Dental sealants are the most under-utilized, cost-effective means of preventing tooth decay. Sealants are the invisible protector of teeth most at risk of tooth decay. Although sealants protect the teeth hit by four out of every five cavities in our children, why do few children get them?
- -Even if a child brushes and flosses carefully, it is almost impossible to clean the deep pits and valleys on back teeth. Food and bacteria build up in these narrow grooves and pits, placing a child in danger of tooth decay.
- -Sealants seal out bacteria and the sugars that feed them, thus reducing the risk of decay.
- -A pediatric dentist applies sealants in one easy and comfortable visit. The dentist dries and conditions the tooth, “paints” on the sealant, then allows it to harden.
- -Sealants provide cost savings when placed on patients during periods of greatest risk.
-Pit and fissure decay accounts for 80 to 90 percent of cavities in permanent back teeth and 44 percent in baby teeth. Since these are the areas that sealants protect, it is easy to see why sealants benefit children.
- -Sealant placement in children and adolescents has shown a reduction of cavities incidence of 86 percent after one year and 58 percent after four years. With appropriate follow-up care, the success rate of sealants may be 80-90 percent even after a decade.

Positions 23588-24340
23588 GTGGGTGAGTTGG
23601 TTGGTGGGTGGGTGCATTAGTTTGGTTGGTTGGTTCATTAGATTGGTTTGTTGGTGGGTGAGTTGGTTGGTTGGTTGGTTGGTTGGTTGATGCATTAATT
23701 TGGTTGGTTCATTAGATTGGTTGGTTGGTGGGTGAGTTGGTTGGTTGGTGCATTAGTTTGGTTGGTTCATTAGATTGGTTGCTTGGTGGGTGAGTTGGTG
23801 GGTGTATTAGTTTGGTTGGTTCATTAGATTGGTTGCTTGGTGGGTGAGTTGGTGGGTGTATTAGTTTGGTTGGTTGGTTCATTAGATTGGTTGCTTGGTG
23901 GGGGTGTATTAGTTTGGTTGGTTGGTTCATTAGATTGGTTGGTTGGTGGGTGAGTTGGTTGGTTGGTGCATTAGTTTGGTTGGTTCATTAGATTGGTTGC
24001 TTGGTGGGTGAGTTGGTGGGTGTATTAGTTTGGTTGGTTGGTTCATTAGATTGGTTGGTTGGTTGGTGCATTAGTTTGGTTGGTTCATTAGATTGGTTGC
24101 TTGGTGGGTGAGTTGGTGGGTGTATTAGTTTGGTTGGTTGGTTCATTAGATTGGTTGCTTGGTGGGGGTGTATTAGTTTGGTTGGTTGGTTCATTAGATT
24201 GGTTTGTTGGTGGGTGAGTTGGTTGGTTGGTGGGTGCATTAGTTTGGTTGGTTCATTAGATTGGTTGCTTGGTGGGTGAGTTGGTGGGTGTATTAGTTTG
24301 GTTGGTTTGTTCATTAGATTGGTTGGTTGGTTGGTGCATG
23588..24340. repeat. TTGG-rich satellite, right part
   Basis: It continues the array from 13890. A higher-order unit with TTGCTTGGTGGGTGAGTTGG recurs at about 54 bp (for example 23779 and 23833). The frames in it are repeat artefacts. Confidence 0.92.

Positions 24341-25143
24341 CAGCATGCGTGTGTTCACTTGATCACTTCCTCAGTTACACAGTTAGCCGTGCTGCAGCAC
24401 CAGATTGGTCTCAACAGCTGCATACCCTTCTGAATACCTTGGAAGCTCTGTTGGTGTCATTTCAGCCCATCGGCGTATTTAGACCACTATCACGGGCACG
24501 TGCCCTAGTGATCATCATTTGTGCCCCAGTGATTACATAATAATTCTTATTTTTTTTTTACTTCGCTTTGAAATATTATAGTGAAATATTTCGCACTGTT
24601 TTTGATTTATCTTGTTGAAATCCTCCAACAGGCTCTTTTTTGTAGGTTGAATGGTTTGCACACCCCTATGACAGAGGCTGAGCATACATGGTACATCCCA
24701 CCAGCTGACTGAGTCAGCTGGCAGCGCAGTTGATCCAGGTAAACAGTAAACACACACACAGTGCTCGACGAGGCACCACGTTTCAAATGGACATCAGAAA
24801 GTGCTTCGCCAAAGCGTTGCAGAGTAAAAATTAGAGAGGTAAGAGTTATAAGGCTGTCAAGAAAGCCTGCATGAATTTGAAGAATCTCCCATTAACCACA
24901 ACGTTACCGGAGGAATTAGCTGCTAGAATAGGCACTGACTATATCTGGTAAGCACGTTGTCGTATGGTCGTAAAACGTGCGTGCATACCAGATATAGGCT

- -Sealants cost less than half of what a filling costs, a good value in view of the decay protection offered.
- -The teeth most at risk of decay, and therefore, most in need of sealants are the six-year and twelve-year molars.
- –Teeth are at greatest risk of decay when they first erupt into the mouth. The sooner the sealant is applied, the better.
- -Sealants last longest if a child has good oral hygiene, visits the dentist regularly and avoids biting on hard objects such as ice cubes.
Lake Cities Dental, 1101 East State Highway 114, Suite 104, Southlake, TX 76092 / Call: (817) 410-7373 / Website: https://lakecitiesdental.com / Facebook: https://www.facebook.com/LakeCitiesDental / Twitter: @Lake_Cities
*Source – Information was used in its entirety from Fast Facts, American Academy of Pediatric Dentistry 2014